Perhaps Bill will be less sensitive and provide some answers.
    ROFL. Somebody suggesting that I might be less sensitive?
    So I understand that if Jboss as a product has bugs, then a support agreement helps, but if Jboss as a tool is complicated and unwieldy, how does product support help here?
    Bad software is bad business. Its just that simple.
  62. Re: Seam 2.0 enters beta[ Go to top ]

    Perhaps Bill will be less sensitive and provide some answers.


    ROFL. Somebody suggesting that I might be less sensitive?

    So I understand that if Jboss as a product has bugs, then a support agreement helps, but if Jboss as a tool is complicated and unwieldy, how does product support help here?


    Bad software is bad business. Its just that simple.
    I suggest that this is the quote of the year!
  63. Re: Seam 2.0 enters beta[ Go to top ]

    Perhaps your are totally transparent, in which case please post a link to where your business policies are disclosed.
    I personally find your logic odd, but for the sake of my curiously can you please post a link to the policies of an open source company that holds up to your 'standards'?
  64. Re: Seam 2.0 enters beta[ Go to top ]

    Perhaps your are totally transparent, in which case please post a link to where your business policies are disclosed.


    I personally find your logic odd, but for the sake of my curiously can you please post a link to the policies of an open source company that holds up to your 'standards'?
    Ok, Firstly, I am admitting complete ignorance of the business model used at Jboss/RedHat Interface21 or any of these other so called "Open Source Software Businesses". But it seems quite clear to me that if you invite the developer community to commit their time and effort producing software for free, then you owe it to that said community to be totally transparent and perhaps even accountable in your business practices. An example of this is the Squeak Foundation: http://people.squeakfoundation.org/ Squeak is an open source Smalltalk implementation. As I understand it Squeak is controlled by a board of directors who are elected on a periodic basis by the Squeak community. I am not sure whether Squeak has a business arm, but if they do the Squeak Foundation provides a clear mechanism for accountability to the Squeak Community. Basically, it is the community that gets to decide. Another good example IMO is the person who started all this stuff with GNU: Richard Stallman. The free Software Foundation has a clear and transparent definition of what "free" means: http://en.wikipedia.org/wiki/Free_software_definition#The_definition For example, under this definition anyone should be able to branch the code as they see fit. So no one can own the code. Like I say I'm not an expert here, and I have no idea of the license under which JBoss works, but it seems unlikely that Red Hat would have paid all that money for something that they cannot own and control. Paul.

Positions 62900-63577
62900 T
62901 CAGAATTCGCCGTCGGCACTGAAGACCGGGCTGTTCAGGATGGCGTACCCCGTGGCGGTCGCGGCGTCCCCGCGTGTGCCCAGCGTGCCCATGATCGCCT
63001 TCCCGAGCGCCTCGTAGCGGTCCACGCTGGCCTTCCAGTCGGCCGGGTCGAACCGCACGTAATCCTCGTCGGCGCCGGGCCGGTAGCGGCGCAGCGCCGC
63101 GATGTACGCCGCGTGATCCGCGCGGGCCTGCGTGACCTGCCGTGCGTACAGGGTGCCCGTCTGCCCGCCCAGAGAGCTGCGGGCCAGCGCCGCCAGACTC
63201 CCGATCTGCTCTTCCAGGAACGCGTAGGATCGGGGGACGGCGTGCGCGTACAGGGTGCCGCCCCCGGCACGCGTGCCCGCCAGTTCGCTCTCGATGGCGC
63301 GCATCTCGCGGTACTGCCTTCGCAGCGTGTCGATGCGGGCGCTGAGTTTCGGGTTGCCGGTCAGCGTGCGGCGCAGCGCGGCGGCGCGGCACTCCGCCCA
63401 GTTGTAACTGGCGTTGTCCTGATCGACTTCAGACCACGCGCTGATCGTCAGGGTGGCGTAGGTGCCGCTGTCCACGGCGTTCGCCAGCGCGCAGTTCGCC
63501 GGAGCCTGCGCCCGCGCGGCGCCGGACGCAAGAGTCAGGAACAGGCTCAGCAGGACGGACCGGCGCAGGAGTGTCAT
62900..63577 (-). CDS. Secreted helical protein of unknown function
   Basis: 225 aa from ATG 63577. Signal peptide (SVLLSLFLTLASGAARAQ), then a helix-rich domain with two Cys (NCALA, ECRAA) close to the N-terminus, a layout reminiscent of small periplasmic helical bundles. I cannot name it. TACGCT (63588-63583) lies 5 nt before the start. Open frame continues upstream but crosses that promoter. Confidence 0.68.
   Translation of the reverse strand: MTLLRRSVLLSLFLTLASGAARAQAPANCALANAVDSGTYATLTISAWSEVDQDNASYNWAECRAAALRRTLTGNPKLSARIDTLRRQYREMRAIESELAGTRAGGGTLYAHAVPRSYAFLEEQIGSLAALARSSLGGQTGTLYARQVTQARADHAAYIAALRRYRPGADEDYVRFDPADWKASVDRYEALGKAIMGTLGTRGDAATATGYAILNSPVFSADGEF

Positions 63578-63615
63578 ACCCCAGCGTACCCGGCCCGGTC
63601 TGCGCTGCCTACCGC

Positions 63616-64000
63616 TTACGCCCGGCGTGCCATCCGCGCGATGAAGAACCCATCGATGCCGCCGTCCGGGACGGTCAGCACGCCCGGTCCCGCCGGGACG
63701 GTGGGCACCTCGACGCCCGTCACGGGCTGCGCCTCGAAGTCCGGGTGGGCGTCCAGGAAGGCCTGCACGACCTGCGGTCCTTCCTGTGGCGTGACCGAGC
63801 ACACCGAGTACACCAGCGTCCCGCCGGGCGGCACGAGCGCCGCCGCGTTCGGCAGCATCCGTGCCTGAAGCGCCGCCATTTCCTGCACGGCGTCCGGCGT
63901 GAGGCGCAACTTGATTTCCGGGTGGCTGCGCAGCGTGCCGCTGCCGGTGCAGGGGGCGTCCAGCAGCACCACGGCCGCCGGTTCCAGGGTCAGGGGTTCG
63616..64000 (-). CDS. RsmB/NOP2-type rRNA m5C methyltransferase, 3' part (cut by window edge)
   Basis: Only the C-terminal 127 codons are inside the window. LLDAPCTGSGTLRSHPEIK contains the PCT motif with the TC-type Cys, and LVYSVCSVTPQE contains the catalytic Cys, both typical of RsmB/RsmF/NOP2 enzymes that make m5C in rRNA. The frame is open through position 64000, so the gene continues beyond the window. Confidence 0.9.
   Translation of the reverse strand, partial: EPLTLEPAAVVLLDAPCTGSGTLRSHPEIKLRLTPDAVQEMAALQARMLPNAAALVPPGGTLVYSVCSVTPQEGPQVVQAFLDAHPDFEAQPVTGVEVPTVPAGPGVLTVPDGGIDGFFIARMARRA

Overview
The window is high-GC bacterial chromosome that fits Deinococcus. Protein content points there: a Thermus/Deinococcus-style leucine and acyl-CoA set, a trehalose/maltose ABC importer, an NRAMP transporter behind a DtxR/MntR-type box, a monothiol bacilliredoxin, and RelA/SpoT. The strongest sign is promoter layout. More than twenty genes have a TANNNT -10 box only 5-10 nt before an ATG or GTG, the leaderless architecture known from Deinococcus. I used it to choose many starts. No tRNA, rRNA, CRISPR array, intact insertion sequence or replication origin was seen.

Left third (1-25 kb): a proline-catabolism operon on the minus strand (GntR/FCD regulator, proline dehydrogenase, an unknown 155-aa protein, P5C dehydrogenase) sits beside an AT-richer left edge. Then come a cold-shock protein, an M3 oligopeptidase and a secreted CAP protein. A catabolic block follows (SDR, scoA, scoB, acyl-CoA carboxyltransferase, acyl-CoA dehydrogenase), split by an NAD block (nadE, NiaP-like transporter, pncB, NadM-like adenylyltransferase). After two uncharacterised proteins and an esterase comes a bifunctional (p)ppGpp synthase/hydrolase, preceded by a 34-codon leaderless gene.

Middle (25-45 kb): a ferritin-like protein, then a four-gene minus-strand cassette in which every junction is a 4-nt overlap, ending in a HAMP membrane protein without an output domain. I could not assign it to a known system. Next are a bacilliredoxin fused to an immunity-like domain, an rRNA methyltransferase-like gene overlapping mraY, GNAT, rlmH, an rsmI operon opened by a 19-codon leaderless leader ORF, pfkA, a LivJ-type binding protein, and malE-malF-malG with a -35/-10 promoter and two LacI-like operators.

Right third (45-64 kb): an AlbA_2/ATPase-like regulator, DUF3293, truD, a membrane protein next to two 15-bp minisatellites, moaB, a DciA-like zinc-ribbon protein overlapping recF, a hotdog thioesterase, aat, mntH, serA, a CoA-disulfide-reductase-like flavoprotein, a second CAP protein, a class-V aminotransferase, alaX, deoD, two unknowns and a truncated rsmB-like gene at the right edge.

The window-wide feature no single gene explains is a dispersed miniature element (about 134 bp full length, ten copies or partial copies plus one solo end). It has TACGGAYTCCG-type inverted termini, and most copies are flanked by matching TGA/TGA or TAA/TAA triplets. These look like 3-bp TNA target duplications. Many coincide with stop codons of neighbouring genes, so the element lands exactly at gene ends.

65. Re: Seam 2.0 enters beta[ Go to top ]

    Another good example IMO is the person who started all this stuff with GNU: Richard Stallman. The free Software Foundation has a clear and transparent definition of what "free" means:

    http://en.wikipedia.org/wiki/Free_software_definition#The_definition

    For example, under this definition anyone should be able to branch the code as they see fit. So no one can own the code. Like I say I'm not an expert here, and I have no idea of the license under which JBoss works, but it seems unlikely that Red Hat would have paid all that money for something that they cannot own and control.


    Paul.
    I think I see where your confusion is. Seam is licensed under LGPL, a license of the Free software foundation. Here is the link: http://www.gnu.org/licenses/lgpl.html Almost everything RedHat does is released under LGPL or GPL. Redhat and Gavin have always been very supportive of the open source community, and IMO your comments have been a overly accusatory. (especially considering that you didn't even bother to lookup the license or business model that the software is offered under). All of this is also true for Spring and Rod.
  66. Re: Seam 2.0 enters beta[ Go to top ]

    Another good example IMO is the person who started all this stuff with GNU: Richard Stallman. The free Software Foundation has a clear and transparent definition of what "free" means: